Nonito Donaire Returns this Weekend & Nobody is Talking About It:
On Saturday in Macau, Nonito Donaire guns for the legit linear featherweight championship, as he takes on Chris John-conqueror Simpiwe Vetyeka in an effort to win yet another title in his illustrious career. The lack of buzz is palpable. It’s not as if Donaire’s achievements are that far back in the rearview. He was the 2012 Fighter of the Year. He loses one fight to a superb boxer like Guillermo Rigondeaux and it’s like he fell off the face of the earth. What gives?
Normally, when a fighter of Donaire’s extreme stature guns for a legit championship, there is some sense of anticipation. Well, this fight has several factors working against it. It’s in the faraway location of Macau and will be part of a dual-site HBO telecast, where most of the appeal is absorbed by the Carl Froch-George Groves rematch.
It doesn’t help that Simpiwe Vetyeka has almost zero name-recognition outside of the realm of super-hardcore boxing fans. He won the title by beating a fighter who was unbeaten in 50+ fights with a decade-long reign. One would think he would have more appeal than he does, but he remains virtually anonymous even after becoming champion.
People neglecting Vetyeka is understandable, but why is Donaire being relegated to people’s mental scrapheap? Granted, the Rigondeaux effort was disappointing and he looked bad against Vic Darchinyan before rallying to knock out his old rival. Still, when a fighter has as much success as Donaire has enjoyed, fans don’t typically abandon ship so quickly.
There seems to be a collective vibe that Donaire is on his way downhill, which could contribute to the lack of interest. Donaire himself says that he was in a funk and now he’s ready to reclaim the form that saw him sitting high in the pound-for-pound rankings. Whether he can will himself back into his prime is problematic, but there’s no doubting that he is coming off a really tough year.
What Donaire did before the Rigondeaux fight may also be a contributing factor to his diminished interest levels. Looking at his record, there are indeed some big names. And looking back, it’s hard to think of more imagistic knockouts than his annihilations of Darchinyan and Fernando Montiel. At the same time, the memories he created don’t run all that deep.
If anything, Donaire seemed to spend a bulk of his prime biding time. He also caught a lot of flak for not fighting Abner Mares. That may sound critical being that he fought the best flyweight, bantamweight, and junior featherweight in the world. Not a lot of fighters took on the number-one guy in three weight classes. In addition, he made it look so easy against guys like Omar Narvaez and Toshiaki Nishioka, that what should have been very good wins became something less than that. The strength of his resume is just easy to forget for some reason.
Nonito deserves credit for not always fighting the most-popular opponents, but typically getting around to fighting the most-difficult ones. Case in point is this fight with Vetyeka. Not all of Donaire’s opponents are well-known, but he’s always fought the top fighters in whatever division he has occupied, with the exception of 115 pounds. Even so, it’s not absurd to say he didn’t maximize the potential of his prime, where clear-cut greatness was attainable. Perhaps it still is.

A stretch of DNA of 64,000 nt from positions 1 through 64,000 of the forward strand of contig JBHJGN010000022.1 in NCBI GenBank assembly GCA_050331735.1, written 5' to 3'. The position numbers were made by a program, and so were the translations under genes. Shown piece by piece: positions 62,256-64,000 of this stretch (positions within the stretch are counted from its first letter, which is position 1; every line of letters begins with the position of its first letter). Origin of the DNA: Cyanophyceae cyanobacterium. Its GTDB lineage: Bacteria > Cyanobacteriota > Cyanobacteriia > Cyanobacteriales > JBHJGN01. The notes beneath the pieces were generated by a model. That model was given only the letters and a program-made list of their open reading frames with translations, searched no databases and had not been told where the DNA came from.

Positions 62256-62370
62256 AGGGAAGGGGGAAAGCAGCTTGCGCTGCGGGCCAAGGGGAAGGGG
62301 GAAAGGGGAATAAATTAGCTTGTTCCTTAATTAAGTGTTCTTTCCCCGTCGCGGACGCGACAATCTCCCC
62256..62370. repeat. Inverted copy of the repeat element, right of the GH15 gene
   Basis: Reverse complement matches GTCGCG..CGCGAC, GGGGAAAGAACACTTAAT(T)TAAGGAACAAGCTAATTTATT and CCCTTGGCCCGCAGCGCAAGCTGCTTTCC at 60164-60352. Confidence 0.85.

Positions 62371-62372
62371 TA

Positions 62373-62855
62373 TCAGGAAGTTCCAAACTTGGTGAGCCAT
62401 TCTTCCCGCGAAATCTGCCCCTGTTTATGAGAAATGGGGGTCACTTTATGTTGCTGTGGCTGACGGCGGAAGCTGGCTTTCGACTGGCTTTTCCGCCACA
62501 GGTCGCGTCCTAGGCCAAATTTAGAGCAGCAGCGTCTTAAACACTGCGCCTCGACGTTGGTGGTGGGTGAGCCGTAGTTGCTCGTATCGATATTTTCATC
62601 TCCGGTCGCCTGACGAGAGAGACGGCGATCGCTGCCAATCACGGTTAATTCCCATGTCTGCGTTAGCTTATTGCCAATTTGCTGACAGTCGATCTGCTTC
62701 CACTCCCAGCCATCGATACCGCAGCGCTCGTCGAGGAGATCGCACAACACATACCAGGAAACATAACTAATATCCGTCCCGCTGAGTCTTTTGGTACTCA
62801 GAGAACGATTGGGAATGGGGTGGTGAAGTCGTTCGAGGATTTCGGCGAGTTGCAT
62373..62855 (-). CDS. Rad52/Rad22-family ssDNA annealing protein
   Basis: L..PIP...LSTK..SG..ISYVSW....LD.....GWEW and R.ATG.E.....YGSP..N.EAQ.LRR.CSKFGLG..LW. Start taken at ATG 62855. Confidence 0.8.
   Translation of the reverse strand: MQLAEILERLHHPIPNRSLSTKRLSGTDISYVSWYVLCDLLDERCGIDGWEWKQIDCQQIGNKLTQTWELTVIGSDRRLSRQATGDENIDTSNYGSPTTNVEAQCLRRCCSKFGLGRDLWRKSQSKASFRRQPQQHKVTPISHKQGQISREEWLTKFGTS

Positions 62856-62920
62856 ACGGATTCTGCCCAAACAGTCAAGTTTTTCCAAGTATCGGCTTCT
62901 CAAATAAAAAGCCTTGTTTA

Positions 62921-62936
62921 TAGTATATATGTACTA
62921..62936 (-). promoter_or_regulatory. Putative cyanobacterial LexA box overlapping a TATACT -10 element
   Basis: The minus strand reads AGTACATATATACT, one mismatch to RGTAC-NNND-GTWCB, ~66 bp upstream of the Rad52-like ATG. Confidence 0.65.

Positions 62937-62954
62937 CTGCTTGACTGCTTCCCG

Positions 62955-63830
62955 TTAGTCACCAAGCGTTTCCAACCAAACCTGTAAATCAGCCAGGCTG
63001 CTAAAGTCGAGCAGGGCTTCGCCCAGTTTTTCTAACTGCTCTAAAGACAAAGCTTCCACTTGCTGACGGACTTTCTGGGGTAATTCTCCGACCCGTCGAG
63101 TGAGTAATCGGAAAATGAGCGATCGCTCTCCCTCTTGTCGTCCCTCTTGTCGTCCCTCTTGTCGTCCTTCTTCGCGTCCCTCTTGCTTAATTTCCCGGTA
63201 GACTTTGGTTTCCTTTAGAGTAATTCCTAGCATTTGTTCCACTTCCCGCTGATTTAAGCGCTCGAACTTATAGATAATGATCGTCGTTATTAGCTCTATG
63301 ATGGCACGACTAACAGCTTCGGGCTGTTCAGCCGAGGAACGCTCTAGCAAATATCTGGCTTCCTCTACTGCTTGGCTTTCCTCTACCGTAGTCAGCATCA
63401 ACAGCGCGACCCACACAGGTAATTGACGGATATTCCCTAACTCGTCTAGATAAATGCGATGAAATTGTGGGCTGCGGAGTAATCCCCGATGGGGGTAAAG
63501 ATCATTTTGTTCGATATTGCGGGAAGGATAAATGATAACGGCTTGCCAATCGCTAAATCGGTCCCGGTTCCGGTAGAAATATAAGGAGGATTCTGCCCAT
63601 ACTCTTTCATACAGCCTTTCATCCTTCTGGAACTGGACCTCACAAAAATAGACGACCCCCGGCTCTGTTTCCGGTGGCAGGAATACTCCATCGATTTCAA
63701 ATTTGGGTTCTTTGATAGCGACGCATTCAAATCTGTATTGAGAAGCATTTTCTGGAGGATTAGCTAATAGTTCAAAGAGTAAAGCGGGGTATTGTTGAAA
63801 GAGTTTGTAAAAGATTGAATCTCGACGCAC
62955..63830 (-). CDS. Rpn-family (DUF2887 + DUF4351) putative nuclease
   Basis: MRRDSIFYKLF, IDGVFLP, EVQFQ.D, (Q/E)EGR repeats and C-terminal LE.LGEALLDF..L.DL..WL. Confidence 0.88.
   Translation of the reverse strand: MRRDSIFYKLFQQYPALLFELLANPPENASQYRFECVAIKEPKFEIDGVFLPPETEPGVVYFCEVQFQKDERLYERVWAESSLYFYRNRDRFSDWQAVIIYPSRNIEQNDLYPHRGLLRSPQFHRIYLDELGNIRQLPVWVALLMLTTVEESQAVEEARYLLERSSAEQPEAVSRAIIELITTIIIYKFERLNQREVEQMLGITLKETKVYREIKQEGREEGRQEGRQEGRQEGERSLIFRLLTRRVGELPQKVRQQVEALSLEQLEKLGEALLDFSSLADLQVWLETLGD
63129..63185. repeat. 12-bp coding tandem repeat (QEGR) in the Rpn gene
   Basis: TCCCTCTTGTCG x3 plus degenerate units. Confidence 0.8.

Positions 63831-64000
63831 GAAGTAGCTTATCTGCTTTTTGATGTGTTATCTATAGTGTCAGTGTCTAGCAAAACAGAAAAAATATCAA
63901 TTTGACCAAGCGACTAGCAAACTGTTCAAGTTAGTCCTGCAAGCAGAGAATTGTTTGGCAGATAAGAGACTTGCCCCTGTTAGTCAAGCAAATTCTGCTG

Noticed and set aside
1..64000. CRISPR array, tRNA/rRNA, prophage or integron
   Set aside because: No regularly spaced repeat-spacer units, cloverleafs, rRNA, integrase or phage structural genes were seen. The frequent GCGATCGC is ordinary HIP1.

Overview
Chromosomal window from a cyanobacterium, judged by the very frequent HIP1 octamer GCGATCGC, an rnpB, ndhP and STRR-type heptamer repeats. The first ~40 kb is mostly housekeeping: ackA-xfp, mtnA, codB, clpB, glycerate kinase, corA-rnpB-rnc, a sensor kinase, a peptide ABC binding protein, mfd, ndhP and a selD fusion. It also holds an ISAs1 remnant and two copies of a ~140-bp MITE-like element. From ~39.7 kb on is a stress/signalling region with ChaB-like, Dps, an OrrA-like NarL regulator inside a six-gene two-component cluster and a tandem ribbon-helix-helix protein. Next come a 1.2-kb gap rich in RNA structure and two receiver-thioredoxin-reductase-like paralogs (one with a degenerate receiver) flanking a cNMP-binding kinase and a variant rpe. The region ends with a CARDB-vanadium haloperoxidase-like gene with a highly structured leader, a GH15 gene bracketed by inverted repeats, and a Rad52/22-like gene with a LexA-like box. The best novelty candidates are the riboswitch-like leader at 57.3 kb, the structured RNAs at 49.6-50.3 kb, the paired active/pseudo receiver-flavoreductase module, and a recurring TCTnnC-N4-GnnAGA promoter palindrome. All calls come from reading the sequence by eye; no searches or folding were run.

Simpiwe Vetyeka is a good litmus-test for Donaire. The South African is a relentless puncher and a very flexible guy, able to bend away from punches, almost a Gumby sort. On the strength of knockouts over Daud Yordan and the long-unbeaten Chris John, he is a threat and Donaire recognizes that. If Donaire is getting a little frayed around the edges, Vetyeka is precisely the kind of fighter to bring that out in living color.
Those who enjoy boxing have become spoiled when it comes to longevity, with fighters like Bernard Hopkins and others redefining the boundaries. There was a time not all that long ago when a good featherweight 13+ years into his career was likely to be at the end of his rope, especially if that fighter once reigned as a flyweight. Looking through boxing history, there aren’t a lot of lower-weight fighters who were still shining after a 7-year run at the championship level. Not that Donaire is finished. That would be a rash declaration. It is, however, fair to start asking some hard questions based on his mileage and on the merit of his last two outings. Is that unfair to apply such a rigid standard to a fighter who has lost once in 13 years? It probably is. Either way, we should get some answers in this fight.
The Filipino Flash promises a career-best performance. If Donaire fulfills his prophecy, those who compile pound-for-pound lists will need to entertain the idea of returning his name to the top. Vetyeka is a legit titleholder and beating him would be a big win, yet another of many gems on his record. If Donaire comes into this fight flat and looking shot, he will lose. So by Saturday, we should have a good idea of where Nonito Donaire fits into the big picture.